Aztecs from the Class of 1980 through the Class of 2005 were part of the Mars Science Laboratory team.
Aztecs inside the Mars testbed are (from left): Doug Clark, Joey Brown, Jordan Evans, Brandon Florow, Amanda Thomas, Bonnie Theberge. Mark Ryne is pictured below.
In early August, the Mars Rover "Curiosity" successfully landed in an effort to discover more about earth's next door neighbor.
Eight SDSU alumni who work with the Mars Science Laboratory played a variety of roles in the mission, from systems engineer to spacecraft navigator;
Mark Ryne '80
Although he graduated with a degree in astronomy from SDSU, Mark Ryne, ’80, never thought he wanted to work at NASA’s Jet Propulsion Lab (JPL). A symposium changed his mind.
“I looked at the program and circled the papers that looked interesting. A JPL scientist wrote every one I circled. Shortly afterward, I applied for a job. That was late 1982, and I’ve been here ever since.”
Ryne is part of JPL’s navigation team. Simply put, he determines the location of a spacecraft and where it’s going. For the Curiosity mission, he was “surge” navigator—joining the team in the last few months before the Mars landing.
Over the years, Ryne has also worked on Phoenix, the first project in NASA’s program of scout missions to Mars; Deep Impact, which launched a space probe to collide with a comet 267 million miles away in order to study the comet’s composition; and the Gravity Recovery and Interior Laboratory (GRAIL), designed to create the most accurate gravitational map of the moon to date.
“What we do at JPL is very public,” Ryne said. “It’s also dramatic, like a sporting event. A huge crowd is watching you. But what many people don’t appreciate is the complexity of the science and engineering required to get into space and work there.”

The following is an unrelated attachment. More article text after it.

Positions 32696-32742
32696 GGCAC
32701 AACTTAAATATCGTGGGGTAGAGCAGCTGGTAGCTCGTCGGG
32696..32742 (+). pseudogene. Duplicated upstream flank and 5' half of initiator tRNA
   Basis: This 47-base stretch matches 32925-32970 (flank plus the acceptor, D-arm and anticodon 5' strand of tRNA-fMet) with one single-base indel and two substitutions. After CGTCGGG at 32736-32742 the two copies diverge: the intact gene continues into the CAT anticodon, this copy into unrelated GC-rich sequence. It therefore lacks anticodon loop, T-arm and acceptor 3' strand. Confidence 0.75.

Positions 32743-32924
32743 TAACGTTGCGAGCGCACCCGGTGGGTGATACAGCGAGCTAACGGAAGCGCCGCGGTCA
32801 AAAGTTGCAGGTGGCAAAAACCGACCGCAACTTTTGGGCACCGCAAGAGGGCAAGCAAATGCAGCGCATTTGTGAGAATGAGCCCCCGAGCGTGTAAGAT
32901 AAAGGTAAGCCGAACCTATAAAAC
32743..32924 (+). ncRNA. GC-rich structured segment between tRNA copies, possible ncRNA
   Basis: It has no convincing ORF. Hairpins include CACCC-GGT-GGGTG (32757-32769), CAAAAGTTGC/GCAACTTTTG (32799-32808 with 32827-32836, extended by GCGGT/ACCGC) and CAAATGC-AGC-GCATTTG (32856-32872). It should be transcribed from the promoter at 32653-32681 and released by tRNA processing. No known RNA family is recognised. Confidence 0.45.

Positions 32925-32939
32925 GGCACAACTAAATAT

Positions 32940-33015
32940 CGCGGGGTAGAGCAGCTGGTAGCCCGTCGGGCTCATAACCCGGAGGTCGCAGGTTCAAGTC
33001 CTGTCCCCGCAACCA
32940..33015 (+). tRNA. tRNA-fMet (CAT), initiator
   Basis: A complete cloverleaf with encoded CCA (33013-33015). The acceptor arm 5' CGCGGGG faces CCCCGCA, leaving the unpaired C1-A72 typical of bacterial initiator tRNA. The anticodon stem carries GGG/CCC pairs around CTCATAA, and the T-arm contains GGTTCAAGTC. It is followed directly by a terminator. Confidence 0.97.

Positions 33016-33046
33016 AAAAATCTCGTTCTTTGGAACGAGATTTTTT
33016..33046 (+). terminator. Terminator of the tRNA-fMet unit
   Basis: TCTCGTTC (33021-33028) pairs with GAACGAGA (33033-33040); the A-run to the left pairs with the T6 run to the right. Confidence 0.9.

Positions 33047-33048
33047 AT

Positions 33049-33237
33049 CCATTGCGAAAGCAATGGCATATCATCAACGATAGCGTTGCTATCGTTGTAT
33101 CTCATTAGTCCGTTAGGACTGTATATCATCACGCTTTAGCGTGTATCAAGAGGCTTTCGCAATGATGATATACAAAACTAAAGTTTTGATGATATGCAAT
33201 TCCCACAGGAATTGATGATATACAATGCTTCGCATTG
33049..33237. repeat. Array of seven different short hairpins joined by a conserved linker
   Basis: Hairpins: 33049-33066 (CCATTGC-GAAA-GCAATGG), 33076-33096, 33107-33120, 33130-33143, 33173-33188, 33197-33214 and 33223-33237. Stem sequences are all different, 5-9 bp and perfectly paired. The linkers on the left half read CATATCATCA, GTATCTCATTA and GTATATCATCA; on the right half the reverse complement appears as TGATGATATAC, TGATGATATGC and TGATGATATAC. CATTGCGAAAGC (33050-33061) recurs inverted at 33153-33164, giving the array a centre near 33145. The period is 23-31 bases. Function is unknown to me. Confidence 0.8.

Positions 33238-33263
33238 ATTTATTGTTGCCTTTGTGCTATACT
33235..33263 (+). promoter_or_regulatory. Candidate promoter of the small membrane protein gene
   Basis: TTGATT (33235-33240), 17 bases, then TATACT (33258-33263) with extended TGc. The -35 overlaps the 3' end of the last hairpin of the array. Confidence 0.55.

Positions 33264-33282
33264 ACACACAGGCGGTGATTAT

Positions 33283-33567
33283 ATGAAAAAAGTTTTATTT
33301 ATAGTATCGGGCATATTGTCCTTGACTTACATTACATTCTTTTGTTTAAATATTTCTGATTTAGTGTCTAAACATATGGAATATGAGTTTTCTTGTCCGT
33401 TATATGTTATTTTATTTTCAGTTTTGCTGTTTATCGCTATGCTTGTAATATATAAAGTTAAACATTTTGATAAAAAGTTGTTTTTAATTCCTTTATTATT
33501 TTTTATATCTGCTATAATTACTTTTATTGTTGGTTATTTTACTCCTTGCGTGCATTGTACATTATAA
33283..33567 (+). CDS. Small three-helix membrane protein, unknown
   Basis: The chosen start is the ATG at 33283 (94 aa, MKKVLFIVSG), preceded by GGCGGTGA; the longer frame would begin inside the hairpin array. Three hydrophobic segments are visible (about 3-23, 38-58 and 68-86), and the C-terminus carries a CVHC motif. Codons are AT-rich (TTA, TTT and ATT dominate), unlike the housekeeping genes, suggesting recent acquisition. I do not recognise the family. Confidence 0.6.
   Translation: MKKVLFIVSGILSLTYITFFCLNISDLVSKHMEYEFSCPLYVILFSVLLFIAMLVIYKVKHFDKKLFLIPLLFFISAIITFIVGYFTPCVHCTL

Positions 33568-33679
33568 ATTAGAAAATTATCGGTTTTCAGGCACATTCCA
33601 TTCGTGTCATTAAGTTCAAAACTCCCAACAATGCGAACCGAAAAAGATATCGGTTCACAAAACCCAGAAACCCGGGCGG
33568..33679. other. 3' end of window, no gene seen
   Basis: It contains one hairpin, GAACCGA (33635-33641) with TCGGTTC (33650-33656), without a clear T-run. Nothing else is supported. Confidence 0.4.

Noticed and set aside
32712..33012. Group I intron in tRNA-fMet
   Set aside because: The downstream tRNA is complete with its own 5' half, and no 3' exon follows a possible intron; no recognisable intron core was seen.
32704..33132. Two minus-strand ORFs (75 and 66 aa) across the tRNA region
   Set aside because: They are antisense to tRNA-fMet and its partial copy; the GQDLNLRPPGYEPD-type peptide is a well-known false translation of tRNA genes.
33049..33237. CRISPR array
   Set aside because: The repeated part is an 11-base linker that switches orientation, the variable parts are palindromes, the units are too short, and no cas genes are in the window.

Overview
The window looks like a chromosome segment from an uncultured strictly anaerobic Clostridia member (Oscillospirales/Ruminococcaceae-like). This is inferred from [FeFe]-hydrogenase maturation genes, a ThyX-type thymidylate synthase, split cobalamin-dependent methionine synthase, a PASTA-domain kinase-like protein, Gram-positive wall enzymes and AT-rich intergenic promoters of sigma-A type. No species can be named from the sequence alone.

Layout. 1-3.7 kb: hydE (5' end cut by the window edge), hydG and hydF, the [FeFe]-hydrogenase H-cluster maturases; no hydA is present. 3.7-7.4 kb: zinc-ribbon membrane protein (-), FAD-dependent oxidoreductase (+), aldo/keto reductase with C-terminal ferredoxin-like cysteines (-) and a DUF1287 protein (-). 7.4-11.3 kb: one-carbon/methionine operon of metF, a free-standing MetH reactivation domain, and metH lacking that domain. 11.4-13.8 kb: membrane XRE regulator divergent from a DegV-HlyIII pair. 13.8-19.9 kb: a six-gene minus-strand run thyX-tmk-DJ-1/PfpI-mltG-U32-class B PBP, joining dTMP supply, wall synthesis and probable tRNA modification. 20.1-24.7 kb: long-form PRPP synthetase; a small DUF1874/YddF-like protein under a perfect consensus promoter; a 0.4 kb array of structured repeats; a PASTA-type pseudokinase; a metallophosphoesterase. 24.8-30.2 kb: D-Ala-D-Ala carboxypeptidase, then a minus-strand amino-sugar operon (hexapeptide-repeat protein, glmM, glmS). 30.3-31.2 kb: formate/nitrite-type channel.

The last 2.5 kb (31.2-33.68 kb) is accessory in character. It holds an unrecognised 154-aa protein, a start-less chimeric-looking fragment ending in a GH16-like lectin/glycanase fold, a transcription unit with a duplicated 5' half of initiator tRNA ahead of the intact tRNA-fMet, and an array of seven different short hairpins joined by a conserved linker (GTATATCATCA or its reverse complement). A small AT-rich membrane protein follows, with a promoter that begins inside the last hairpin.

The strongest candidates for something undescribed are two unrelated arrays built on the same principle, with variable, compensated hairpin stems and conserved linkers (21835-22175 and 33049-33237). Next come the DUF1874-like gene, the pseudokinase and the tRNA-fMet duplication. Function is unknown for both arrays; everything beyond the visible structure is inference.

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Doug Clark '85
You don’t have to be a rocket scientist to figure out that Doug Clark was destined for a job with NASA.
Encouraged by his parents—SDSU alumni James D. and Barbara Pinnell Clark, both 1958 graduates—the young Clark read Popular Science and built models of the lunar module and Saturn V. He “tinkered” in the workshop of his dad, an industrial arts teacher. Although he was only 7 years old at the time, he vividly remembers Neil Armstrong’s first steps on the moon.
At SDSU, Clark majored in physics and was recruited by the Jet Propulsion Lab (JPL). "I realized these were the people behind the interplanetary missions I had been fascinated with as a kid,” Clark said. “I had another offer, but I wasn’t going to turn down JPL.”
As a member of the Mars Science Laboratory, Clark worked on the Curiosity rover team from 2005 through 2010. His expertise is avionics—which includes the interfaces between the electronic systems and the spacecraft’s multitude of other functions, including the rover’s advanced suite of instruments for scientific studies.
Curiosity is the second of Clark’s missions to receive extensive media coverage. The other was Deep Impact, which launched a space probe to collide with a comet 166 million miles away in order to study the comet’s composition.